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Unpaid interns and Unpaid Trial Work Periods - latest
The UK government has launched a crackdown on unpaid internships and issued warnings to more than 550 companies about the practice.

Separately Stewart McDonald MP submitted a Private Members’ Bill to Parliament proposing to end the use of unpaid trial shifts.

With regards to internships, HM Revenue & Customs enforcement teams have said that they will be targeting sectors including media, law and accountancy, and will also issue guidance to employers clarifying when they are legally obliged to pay at least the national minimum wage to interns. The government has made it clear that employing unpaid interns as workers (i.e. they are actually doing work, not just shadowing someone) is against the law and exploitative. Such individuals should be paid at the appropriate level under the National Minimum Wage regulations. It has also said that it will review existing policy and consider what other action can be taken if the enforcement crackdown is not effective in changing companies' behaviour.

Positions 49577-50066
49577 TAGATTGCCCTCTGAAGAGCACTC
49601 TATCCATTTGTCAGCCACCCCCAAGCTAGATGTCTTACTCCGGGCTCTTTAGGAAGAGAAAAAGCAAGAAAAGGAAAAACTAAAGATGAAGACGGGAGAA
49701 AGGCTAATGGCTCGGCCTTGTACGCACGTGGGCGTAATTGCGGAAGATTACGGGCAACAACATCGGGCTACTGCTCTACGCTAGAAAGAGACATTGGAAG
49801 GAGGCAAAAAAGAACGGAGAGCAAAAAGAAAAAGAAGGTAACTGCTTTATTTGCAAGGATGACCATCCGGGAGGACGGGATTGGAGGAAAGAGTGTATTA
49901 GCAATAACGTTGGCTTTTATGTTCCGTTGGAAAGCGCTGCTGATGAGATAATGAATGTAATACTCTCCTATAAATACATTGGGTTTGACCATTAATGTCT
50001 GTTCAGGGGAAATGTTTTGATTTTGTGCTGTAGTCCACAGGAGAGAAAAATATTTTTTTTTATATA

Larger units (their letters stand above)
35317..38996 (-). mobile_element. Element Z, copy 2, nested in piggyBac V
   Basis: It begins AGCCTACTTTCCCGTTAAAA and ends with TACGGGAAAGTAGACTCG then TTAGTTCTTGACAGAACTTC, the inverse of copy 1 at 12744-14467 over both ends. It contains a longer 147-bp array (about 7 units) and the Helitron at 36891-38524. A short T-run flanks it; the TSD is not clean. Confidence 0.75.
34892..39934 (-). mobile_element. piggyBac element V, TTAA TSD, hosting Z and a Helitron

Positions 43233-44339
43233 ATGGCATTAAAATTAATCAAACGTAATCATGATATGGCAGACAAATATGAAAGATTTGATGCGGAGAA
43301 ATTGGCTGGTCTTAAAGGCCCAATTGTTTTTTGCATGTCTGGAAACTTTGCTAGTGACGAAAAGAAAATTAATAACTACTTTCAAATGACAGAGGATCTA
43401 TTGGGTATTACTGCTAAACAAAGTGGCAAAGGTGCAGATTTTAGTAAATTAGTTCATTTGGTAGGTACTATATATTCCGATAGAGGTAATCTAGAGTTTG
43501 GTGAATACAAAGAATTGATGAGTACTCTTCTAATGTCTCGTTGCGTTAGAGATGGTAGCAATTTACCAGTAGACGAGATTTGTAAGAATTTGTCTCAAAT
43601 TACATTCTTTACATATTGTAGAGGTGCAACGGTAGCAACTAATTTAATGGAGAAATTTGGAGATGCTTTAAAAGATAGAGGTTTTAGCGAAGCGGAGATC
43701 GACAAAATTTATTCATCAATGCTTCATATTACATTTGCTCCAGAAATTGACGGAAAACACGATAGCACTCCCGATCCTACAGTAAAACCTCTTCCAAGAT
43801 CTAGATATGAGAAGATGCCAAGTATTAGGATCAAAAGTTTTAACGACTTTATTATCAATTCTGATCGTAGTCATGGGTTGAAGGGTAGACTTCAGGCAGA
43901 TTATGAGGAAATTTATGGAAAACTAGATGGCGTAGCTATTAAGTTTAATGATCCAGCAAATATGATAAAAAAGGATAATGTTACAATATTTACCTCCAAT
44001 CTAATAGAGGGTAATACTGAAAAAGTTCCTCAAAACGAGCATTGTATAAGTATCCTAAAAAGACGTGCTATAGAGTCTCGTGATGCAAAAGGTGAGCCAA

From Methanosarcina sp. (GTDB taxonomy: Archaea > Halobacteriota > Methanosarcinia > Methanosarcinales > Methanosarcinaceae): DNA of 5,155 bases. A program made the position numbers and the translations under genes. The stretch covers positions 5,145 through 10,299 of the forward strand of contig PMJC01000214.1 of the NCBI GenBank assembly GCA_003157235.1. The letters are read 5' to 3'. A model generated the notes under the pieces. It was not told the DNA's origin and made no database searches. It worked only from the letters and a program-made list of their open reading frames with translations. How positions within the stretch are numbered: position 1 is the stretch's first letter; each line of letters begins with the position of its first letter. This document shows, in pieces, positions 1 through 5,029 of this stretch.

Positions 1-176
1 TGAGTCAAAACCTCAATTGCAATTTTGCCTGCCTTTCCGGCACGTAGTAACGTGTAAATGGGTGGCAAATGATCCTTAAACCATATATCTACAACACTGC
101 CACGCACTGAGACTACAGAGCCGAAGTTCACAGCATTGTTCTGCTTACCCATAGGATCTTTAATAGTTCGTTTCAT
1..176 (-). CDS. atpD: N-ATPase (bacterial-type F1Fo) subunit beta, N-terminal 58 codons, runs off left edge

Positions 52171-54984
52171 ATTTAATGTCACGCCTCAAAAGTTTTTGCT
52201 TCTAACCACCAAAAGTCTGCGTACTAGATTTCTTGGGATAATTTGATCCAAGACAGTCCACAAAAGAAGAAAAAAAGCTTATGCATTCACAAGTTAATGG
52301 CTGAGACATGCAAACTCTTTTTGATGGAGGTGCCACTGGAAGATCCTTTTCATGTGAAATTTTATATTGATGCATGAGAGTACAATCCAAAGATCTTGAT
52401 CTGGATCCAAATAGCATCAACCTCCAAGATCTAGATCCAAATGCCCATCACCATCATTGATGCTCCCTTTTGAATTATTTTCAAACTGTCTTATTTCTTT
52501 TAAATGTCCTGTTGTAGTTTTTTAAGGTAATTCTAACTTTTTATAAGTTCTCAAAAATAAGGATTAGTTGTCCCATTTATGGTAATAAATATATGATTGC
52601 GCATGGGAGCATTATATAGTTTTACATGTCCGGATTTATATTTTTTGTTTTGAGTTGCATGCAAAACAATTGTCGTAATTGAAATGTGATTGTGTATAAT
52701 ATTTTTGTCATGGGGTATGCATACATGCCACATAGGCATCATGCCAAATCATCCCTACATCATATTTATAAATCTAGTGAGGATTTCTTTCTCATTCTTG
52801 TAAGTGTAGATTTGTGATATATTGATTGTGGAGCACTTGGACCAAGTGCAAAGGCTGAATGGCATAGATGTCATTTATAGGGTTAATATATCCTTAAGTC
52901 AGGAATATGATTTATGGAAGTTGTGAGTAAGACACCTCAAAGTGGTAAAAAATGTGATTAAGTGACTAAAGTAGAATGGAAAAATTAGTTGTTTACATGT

Meanwhile the Unpaid Trial Work Periods (Prohibition) Bill has not yet finished its second reading in Parliament, but the essence of it is that if an employer asks a prospective employee to undertake a trial period as part of an assessment for employment, then the employer has to: set out how long the period of the trial would be; provide a job description outlining what would be required during the trial period; say how many positions there were on offer; to provide feedback; and let the applicant know what arrangements would be made for notifying him/her of the outcome.

But most importantly – the Bill says that the prospective employee must be paid at least the current rate as set out in the National Minimum Wage Act, even before a contract has been agreed. The idea behind it is to deal with unscrupulous employers who have no intention of making appointments but have unethically been using trial periods as a means of using “free” labour.

Private Members’ Bills often do not get passed, so we will have to wait to hear how this one fares.
Posted on 27 Mar 2018

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